44 Leave a comment on paragraph 44 0 3. See, e.g., Kurath; Kurath and McDavid. See also Labov, as an example of contemporary users of isoglosses.

45 Leave a comment on paragraph 45 0 4. This GIS is a program built with MapObjects, an Esri product that enables layering, and the C++ and Visual Basic programming languages.

46 Leave a comment on paragraph 46 0 5. GRASS GIS is available at http://grass.osgeo.org; see also http://freegis.org.

47 Leave a comment on paragraph 47 0 6. The introduction to Mapping the Lakes offers this description of the site: “‘Mapping the Lakes’ maps out two textual accounts of journeys through the landscape of the Lake District: Thomas Gray’s tour of the region in the autumn of 1769; and Samuel Taylor Coleridge’s ‘circumcursion’ of the area in August 1802. This website offers GIS representations of these two accounts of place and suggests ways in which the mapping process opens up spatial thinking about these geo-specific texts” (“Introduction”).

48 Leave a comment on paragraph 48 1 7. As described on the Google Lit Trips site, “Google Lit Trips are free downloadable files that mark the journeys of characters from famous literature on the surface of Google Earth. At each location along the journey there are placemarks with pop-up windows containing a variety of resources including relevant media, thought provoking discussion starters, and links to supplementary information about ‘real world’ references made in that particular portion of the story” (Burg). While the original intent of Google Lit Trips is pedagogical, nothing prevents interested users from making a more scholarly presentation.


Works Cited

Bounds, Paulina. “Perception of Dialects in Poland.” Diss. U of Georgia, forthcoming.

Burg, Jerome. “About GLT.” Google Lit Trips. Google Lit Trips, n.d. Web. 11 Dec. 2012.

Dale, Mark R. T. Spatial Pattern Analysis in Plant Ecology. Cambridge: Cambridge UP, 1999. Print.

Daniels, Stephen, Dydia DeLyser, J. Nicholas Entrikin, and Douglas Richardson, eds. Envisioning Landscapes, Making Worlds: Geography and the Humanities. London: Routledge, 2011. Print.

Dear, Michael, Jim Ketchum, Sarah Luria, and Douglas Richardson, eds. GeoHumanities: Art, History, Text at the Edge of Place. London: Routledge, 2011. Print.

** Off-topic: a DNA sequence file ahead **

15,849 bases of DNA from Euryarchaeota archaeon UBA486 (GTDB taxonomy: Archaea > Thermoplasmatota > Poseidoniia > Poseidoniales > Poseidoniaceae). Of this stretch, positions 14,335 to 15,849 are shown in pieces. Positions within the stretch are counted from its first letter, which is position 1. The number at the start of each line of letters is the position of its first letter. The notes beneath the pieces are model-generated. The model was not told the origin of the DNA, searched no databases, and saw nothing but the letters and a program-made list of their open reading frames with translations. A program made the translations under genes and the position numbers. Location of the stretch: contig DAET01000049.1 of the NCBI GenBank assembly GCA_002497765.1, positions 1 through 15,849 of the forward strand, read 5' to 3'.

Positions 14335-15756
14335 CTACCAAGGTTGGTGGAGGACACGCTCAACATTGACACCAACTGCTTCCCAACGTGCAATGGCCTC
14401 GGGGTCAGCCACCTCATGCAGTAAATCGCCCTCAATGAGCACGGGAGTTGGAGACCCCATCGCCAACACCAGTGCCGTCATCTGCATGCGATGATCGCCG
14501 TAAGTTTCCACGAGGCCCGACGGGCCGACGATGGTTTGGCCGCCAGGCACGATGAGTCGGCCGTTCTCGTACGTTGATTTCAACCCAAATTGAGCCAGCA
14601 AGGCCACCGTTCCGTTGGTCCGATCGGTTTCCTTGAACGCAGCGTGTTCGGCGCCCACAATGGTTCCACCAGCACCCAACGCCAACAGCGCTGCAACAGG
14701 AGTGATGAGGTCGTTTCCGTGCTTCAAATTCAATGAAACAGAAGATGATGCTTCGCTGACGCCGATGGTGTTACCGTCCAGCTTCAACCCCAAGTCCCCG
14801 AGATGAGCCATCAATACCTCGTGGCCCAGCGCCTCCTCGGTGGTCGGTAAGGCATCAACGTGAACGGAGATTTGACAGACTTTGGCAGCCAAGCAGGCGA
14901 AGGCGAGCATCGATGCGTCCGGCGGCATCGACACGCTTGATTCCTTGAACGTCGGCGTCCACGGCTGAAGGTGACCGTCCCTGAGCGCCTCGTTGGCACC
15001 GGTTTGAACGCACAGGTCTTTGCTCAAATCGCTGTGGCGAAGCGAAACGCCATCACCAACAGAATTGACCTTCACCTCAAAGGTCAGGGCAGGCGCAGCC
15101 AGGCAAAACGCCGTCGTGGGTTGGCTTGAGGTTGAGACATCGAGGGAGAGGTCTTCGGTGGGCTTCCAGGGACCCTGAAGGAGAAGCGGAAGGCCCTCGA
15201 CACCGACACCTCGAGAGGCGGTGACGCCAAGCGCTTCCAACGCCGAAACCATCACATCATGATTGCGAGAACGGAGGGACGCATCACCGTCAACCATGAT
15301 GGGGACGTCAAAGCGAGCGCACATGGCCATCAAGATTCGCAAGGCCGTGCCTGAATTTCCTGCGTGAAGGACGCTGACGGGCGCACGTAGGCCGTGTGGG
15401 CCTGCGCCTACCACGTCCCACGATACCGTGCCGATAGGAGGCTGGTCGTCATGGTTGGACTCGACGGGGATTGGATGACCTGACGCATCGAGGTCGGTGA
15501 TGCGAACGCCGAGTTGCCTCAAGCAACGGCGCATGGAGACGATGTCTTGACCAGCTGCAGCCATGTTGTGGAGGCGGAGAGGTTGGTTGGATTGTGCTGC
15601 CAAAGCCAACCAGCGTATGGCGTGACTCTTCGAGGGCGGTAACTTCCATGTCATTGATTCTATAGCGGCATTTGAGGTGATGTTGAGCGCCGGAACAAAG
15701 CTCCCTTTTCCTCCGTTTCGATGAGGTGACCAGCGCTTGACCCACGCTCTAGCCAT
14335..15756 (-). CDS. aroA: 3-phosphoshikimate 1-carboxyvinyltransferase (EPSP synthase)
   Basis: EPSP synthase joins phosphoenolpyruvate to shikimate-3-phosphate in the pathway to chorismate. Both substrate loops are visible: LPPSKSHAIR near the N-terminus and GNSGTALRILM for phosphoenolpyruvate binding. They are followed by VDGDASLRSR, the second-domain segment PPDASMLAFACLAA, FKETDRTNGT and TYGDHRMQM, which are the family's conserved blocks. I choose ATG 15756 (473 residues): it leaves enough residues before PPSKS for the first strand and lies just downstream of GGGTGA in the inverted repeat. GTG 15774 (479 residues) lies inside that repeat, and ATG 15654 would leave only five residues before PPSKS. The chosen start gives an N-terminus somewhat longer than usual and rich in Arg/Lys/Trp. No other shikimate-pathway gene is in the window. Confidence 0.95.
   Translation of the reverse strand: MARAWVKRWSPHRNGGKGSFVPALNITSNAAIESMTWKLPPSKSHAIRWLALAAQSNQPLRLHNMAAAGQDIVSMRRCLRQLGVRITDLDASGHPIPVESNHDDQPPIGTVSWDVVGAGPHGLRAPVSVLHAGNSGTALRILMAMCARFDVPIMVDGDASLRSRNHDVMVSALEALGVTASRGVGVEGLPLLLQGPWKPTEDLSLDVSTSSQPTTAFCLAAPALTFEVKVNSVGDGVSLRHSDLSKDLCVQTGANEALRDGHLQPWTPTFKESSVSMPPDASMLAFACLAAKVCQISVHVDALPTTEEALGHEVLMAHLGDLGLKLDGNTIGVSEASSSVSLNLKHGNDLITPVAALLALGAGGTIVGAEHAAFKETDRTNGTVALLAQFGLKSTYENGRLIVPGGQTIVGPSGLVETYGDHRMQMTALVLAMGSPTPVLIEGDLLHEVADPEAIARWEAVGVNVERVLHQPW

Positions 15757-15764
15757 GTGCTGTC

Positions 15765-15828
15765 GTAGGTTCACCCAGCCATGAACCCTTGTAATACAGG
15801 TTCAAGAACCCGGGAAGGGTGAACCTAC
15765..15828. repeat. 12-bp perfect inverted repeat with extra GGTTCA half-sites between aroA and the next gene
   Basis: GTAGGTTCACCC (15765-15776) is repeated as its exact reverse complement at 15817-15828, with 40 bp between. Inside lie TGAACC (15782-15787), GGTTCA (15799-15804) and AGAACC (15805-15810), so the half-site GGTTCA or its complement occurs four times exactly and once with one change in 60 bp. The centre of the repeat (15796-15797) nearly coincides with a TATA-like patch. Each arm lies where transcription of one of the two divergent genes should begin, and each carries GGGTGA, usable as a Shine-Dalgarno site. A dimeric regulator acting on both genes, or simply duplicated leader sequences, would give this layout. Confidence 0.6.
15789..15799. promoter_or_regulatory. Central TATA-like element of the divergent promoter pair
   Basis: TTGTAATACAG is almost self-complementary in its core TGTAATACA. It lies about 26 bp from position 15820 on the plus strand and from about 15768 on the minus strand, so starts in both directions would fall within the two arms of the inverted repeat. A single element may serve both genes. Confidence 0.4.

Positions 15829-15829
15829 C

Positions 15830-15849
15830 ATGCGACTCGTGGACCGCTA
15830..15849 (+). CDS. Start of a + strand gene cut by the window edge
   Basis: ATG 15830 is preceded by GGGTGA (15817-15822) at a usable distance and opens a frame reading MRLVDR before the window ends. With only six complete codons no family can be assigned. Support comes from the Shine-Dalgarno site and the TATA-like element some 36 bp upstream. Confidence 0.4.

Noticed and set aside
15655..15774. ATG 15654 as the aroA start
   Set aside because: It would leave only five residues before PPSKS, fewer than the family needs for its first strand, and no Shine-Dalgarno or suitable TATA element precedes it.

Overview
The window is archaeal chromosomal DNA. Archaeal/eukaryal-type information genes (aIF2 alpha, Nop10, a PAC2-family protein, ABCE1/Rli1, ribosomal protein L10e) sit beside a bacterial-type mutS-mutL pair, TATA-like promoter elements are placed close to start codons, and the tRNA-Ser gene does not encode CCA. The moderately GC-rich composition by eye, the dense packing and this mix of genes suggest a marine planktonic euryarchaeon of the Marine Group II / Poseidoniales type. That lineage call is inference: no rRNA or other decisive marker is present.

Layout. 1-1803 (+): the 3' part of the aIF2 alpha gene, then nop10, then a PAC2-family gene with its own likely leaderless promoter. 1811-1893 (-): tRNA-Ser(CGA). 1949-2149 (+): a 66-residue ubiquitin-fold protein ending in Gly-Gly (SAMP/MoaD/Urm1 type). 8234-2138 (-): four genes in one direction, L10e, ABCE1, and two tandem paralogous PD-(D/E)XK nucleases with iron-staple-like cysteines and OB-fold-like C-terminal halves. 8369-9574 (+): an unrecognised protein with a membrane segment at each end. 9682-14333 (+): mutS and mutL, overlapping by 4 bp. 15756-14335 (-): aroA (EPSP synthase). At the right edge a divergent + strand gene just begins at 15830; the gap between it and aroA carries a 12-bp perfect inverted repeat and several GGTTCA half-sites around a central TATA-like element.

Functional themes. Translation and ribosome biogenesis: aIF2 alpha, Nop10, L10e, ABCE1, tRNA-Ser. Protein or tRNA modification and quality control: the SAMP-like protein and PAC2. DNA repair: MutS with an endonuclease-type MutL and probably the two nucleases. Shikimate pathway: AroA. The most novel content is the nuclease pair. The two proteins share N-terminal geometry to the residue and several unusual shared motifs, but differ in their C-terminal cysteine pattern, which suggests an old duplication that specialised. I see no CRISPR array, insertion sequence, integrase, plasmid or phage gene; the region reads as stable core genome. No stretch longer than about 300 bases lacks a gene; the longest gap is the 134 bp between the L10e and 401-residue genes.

“GIS.” Wikipedia. Wikimedia, n.d. Web. 11 Dec. 2012.

“Introduction.” Mapping the Lakes: A Literary GIS. Lancaster U, n.d. Web. 11 Dec. 2012.

Kretzschmar, William A., Jr. “Isoglosses and Predictive Modeling.” American Speech 67 (1992): 227–49. Print.

Kurath, Hans. A Word Geography of the Eastern United States. Ann Arbor: U of Michigan P, 1949. Print.

Kurath, Hans, et al. Linguistic Atlas of New England. 3 vols. in 6. Providence: Brown U–Amer. Council of Learned Socs., 1939–43. Print.

Kurath, Hans, and Raven Ioor McDavid, Jr. The Pronunciation of English in the Atlantic States. 1961. Tuscaloosa: U of Alabama P, 1982. Print.

Labov, William. A National Map of the Regional Dialects of American English. Linguistics Laboratory, Dept. of Linguistics, U of Pennsylvania, 15 July 1997. Web. 11 Dec. 2012. <http://www.ling.upenn.edu/phono_atlas/NationalMap/NationalMap.html>.

Lawson, Andrew B. Statistical Methods in Spatial Epidemiology. New York: Wiley, 2001. Print.

Pederson, Lee. “A Graphic Plotter Grid.” Journal of English Linguistics 19 (1986): 25–41. Print.

———, ed. Linguistic Atlas of the Gulf States. 7 vols. Athens: U of Georgia P, 1986–92. Print.

Thomas, Alan R. Areal Analysis of Dialect Data by Computer: A Welsh Example. Cardiff: U of Wales P, 1980. Print.

“What Is GIS?” Esri. Esri, n.d. Web. 11 Dec. 2012. <www.esri.com/what-is-gis/overview>.

Wheatley, David, and Mark Gillings. Spatial Technology and Archaeology. London: Taylor, 2002. Print.